The vast majority of fitness articles and workout tips that you’ll come across – about 99.99% of them – deal with the exercise side of the fitness equation. But the rest and recovery component can have every bit as much of an impact on your fitness level as can the exercise component….
Rest. Too many exercise fanatics, “rest” is a four-letter word. Well it is a four-letter word, but you know what I mean…a lot of people look at rest as being a bad, four-letter word. In reality, nothing is further from the truth, as getting the proper amount of rest should be an integral component and concern of every training program. There are all kinds of rest; rest between sets, rest between exercises, and rest between workouts are all important variables. But for the sake of this item, what I’m going to talk about fits into the rest between workouts category. How many of you take a week off when you’re feeling great? You know, do nothing. No trips to the gym, no laps in the pool, no running or “stair-climbing” or “ellipticaling?” No programmed workout. No competitive tennis or other racquet sports or rigorous mountain biking? Nada. You might be surprised to hear a fitness type like myself advising people to take a week off. And yet, that is exactly what I’m doing. I’m telling you – demanding! – that all of you take a week off from training when you are feeling 100% fantastic, primo, very good. It will be one of the toughest things you’ve ever done, but it will also be one of the most beneficial things that you can ever do as well. I give my clients this advice and get these same old excuses, “But I take a week off when I have a cold,” or “I took a week off when I hurt my elbow,” or “I didn’t lift last week, my allergies were bad,” or “I didn’t workout last week I just ran and went swimming,” or “I didn’t work out the week I competed in the mini-triathlon.” Someone really used that last one on me. Taking time off when you’re sick or hurt is not taking time off; it’s recovering from an injury or illness. This isn’t the same thing as taking time off when you are healthy and your body’s rest mechanism is working on all cylinders. Getting rest when you are 100% is key to getting into and staying in great shape, and can help you avoid all kinds of nagging injuries. I take my week off whenever I feel that I’ve had a great stretch of workouts.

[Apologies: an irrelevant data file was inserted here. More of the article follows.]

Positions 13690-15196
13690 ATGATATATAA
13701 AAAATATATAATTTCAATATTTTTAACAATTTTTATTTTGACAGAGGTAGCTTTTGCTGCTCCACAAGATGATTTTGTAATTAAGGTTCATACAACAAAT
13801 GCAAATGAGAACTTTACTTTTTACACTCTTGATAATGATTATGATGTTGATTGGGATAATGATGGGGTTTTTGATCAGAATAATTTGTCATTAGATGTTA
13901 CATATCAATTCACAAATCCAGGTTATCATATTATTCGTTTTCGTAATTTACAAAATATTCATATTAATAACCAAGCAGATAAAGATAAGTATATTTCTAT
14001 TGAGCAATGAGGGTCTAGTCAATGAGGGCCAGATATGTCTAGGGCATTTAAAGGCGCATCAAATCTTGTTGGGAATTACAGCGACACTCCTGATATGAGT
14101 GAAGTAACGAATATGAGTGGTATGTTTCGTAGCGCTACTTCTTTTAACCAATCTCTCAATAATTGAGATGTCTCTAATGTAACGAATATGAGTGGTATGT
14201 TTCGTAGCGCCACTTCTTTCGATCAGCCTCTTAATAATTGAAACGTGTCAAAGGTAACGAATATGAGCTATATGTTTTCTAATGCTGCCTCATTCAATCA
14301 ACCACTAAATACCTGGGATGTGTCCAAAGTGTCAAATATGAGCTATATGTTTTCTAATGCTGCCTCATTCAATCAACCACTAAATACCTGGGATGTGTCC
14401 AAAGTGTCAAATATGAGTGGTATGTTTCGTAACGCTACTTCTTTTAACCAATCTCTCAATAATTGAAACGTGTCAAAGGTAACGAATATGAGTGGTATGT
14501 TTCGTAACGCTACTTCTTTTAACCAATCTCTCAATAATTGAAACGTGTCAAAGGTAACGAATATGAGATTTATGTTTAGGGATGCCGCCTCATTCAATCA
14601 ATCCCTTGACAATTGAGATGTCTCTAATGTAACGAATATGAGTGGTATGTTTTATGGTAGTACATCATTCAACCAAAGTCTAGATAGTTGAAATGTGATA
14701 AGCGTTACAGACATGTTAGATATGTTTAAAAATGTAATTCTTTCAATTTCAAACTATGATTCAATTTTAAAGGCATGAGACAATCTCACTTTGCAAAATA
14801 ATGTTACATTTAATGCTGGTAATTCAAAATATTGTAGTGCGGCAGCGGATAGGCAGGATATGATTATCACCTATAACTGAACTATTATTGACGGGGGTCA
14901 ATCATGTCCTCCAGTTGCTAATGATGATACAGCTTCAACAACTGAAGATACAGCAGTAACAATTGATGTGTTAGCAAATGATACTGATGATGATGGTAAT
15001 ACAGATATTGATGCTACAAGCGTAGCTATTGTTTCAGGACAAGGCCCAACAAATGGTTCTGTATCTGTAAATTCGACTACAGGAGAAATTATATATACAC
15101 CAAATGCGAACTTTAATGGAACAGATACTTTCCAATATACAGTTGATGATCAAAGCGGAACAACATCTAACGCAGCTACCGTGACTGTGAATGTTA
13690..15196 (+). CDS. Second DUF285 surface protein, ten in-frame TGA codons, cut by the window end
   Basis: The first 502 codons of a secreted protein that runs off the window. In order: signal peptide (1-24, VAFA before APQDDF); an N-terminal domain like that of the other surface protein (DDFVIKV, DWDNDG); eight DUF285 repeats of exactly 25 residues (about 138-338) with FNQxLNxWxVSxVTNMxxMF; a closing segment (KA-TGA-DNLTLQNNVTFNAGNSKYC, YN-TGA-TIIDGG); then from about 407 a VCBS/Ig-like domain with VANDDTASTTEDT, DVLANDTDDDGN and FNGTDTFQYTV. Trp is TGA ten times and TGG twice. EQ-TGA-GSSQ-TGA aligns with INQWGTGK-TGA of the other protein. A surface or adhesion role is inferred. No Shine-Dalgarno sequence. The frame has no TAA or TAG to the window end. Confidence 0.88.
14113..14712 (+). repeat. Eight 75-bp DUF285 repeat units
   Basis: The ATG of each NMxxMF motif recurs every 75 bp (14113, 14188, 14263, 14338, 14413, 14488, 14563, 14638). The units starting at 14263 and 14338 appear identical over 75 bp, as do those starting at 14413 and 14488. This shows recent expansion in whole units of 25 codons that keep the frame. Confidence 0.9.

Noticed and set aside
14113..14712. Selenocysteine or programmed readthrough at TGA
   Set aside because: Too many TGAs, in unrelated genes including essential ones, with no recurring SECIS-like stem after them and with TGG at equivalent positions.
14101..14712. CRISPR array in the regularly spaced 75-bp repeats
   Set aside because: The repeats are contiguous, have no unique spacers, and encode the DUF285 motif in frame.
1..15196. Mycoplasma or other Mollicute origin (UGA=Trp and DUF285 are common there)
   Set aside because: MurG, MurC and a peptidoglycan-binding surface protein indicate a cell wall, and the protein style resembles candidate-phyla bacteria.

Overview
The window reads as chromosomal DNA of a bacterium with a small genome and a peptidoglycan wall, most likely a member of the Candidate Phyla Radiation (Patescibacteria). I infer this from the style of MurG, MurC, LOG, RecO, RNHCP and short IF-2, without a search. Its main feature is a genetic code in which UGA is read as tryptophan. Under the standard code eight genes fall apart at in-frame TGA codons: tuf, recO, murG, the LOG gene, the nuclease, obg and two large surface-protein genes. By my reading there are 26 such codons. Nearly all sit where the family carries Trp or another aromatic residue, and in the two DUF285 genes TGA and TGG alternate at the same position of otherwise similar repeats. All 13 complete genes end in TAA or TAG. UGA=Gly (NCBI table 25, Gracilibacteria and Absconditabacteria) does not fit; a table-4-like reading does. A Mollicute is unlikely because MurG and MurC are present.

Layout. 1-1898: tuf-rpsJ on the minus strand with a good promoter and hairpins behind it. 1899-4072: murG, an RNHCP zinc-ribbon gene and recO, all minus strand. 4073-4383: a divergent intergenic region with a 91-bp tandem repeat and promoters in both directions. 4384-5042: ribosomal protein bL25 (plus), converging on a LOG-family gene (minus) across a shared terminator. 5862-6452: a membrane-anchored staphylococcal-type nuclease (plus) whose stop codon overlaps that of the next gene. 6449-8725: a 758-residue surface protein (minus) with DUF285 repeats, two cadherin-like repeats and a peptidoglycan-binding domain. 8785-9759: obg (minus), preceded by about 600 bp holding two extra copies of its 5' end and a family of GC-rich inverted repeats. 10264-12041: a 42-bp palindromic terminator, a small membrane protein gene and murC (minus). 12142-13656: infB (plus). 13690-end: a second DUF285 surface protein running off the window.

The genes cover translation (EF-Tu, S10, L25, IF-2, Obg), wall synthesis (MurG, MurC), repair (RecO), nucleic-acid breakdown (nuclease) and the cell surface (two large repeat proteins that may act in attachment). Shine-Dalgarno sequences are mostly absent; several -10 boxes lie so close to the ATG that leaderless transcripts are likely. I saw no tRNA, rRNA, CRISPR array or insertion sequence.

About 8 weeks ago, I really picked up the intensity of my training as I was working out with a client who recently signed with the NFL’s Baltimore Ravens. He just turned 23 and I’m going to be 45. For a relatively short period of time I can keep up with young whippersnappers, but after a while, the intensity gets to these old bones and I have to take a break. So after an intense 6-week period where I had about 12 great workouts, I went Cold Turkey for a week. At the end of this run of great workouts, I felt a little heavy-legged, and actually tested my vertical jump and found I couldn’t reach my normal height. That’s a strong indication of overtraining and I got the message that it was time for a rest. Fifteen years ago, I would have kept pushing and would have invariably tweaked my shoulder or my forearm – two of my trouble spots – but now I know better. Rest is my best friend, and it is yours as well.